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Client confidence in the regulation of the legal profession is weak with the public unaware of whom to complain to if things go wrong, according to the Solicitors Regulation Authority (SRA).
In a survey by the SRA, clients reported high levels of dissatisfaction in three core areas: costs, communication, and delays. The level of costs is the highest source of dissatisfaction. Clients complained of a lack of transparency on charging structures and uncapped costs.
SRA chairman Peter Williamson said: "This has highlighted a number of areas for us as a new independent regulator. We will be working with other regulators to learn from their experiences of engaging with consumers and look at how best to get these messages across."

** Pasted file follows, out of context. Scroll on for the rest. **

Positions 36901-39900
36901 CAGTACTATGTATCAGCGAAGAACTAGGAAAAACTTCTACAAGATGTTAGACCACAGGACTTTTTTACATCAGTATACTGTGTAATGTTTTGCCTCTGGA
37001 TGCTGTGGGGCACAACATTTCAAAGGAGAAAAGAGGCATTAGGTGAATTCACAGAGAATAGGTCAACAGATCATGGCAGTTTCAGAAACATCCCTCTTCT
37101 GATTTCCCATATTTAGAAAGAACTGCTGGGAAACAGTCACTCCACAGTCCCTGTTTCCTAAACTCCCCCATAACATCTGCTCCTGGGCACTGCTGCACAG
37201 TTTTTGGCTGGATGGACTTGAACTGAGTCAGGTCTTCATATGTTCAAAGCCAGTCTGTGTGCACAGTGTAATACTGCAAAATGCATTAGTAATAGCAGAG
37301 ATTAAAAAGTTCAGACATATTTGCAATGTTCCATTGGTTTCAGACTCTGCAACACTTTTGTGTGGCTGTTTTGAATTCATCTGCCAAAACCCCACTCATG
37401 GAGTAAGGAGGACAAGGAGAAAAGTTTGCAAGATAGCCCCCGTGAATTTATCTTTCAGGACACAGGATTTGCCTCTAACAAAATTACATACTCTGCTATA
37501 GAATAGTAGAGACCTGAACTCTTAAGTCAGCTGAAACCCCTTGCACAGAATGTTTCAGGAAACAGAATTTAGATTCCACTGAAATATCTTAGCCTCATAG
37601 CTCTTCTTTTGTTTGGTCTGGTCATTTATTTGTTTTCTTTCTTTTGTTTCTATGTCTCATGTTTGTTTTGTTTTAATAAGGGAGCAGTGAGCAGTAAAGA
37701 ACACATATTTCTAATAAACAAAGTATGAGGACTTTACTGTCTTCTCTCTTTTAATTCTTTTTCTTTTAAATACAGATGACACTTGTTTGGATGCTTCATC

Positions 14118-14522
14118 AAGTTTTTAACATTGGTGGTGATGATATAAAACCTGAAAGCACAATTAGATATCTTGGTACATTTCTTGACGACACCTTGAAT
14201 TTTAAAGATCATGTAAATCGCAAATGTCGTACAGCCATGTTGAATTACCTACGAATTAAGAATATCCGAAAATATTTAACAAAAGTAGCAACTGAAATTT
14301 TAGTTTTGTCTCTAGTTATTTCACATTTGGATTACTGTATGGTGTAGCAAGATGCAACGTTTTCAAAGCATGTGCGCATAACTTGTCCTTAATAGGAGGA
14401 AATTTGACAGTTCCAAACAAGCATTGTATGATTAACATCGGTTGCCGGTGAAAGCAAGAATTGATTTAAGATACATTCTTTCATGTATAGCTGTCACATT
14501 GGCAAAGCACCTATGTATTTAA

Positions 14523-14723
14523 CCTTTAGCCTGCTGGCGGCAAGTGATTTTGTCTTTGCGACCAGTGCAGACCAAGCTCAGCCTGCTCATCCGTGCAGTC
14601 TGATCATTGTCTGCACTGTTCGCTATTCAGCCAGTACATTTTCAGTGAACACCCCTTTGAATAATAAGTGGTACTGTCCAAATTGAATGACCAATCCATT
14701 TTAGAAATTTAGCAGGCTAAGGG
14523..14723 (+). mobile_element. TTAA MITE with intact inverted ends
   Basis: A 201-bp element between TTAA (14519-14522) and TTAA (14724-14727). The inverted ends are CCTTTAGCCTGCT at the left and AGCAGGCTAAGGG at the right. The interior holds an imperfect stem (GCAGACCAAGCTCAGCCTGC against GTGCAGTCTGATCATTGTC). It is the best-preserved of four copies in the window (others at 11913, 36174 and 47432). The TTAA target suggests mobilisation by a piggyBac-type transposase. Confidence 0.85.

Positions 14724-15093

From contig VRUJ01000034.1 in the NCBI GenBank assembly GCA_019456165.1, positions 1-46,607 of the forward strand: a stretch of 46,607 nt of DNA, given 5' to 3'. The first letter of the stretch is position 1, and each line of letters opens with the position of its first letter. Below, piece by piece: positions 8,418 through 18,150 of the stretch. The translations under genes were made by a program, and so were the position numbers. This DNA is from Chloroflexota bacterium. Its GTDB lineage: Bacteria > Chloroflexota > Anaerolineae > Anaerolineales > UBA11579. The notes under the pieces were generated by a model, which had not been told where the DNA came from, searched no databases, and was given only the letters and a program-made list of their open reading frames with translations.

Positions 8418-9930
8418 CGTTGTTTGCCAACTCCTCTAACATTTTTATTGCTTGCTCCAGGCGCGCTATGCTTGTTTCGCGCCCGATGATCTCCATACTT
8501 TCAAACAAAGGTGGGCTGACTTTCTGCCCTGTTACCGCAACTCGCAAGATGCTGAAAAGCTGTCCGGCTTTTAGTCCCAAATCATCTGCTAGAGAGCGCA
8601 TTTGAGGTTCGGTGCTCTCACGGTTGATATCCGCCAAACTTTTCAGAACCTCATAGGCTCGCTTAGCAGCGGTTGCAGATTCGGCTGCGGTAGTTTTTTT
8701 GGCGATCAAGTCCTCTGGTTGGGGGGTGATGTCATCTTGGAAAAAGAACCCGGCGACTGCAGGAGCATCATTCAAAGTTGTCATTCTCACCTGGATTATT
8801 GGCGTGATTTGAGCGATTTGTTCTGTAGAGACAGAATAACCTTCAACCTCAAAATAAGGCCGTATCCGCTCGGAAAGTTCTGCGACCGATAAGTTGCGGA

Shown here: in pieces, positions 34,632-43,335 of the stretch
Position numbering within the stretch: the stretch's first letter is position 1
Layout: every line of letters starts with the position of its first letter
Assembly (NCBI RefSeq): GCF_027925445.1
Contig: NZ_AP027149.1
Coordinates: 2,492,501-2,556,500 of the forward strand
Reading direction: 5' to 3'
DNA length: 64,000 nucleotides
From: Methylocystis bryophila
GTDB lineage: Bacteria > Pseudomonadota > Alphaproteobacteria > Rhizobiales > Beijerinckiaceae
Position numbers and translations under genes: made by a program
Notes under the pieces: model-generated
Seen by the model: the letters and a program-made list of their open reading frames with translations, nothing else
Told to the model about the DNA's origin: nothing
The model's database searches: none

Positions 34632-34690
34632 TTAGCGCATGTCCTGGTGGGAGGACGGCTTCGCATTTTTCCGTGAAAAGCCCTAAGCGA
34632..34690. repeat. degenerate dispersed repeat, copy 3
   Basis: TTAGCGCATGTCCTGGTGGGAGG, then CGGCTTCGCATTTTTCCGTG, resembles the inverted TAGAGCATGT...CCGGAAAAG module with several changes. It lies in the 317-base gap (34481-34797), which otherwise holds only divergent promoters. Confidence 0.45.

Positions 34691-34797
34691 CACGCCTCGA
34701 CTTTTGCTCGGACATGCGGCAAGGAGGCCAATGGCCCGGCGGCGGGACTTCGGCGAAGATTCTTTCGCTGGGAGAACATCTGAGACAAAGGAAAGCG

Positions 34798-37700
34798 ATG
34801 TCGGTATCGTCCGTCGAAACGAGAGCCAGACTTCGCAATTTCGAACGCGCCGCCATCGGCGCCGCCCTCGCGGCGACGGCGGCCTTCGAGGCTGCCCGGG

There were concerns about delays in handling cases with clients suspicious that solicitors deliberately delayed cases to drive up costs. There were complaints around the levels of transparency and about the length of time cases take to get to court and eventually settle.
Clients also felt alienated by legal jargon and the high volume of legal documentation which solicitors use, the SRA added. it was felt solicitors failed to keep them up to date with developments and subsequently they are isolated from the case.
Williamson said public perceptions were that solicitors are not regulated to the same stringent levels as other industries.
The research, which will be presented to the SRA board in December, will form the basis of the SRA agenda.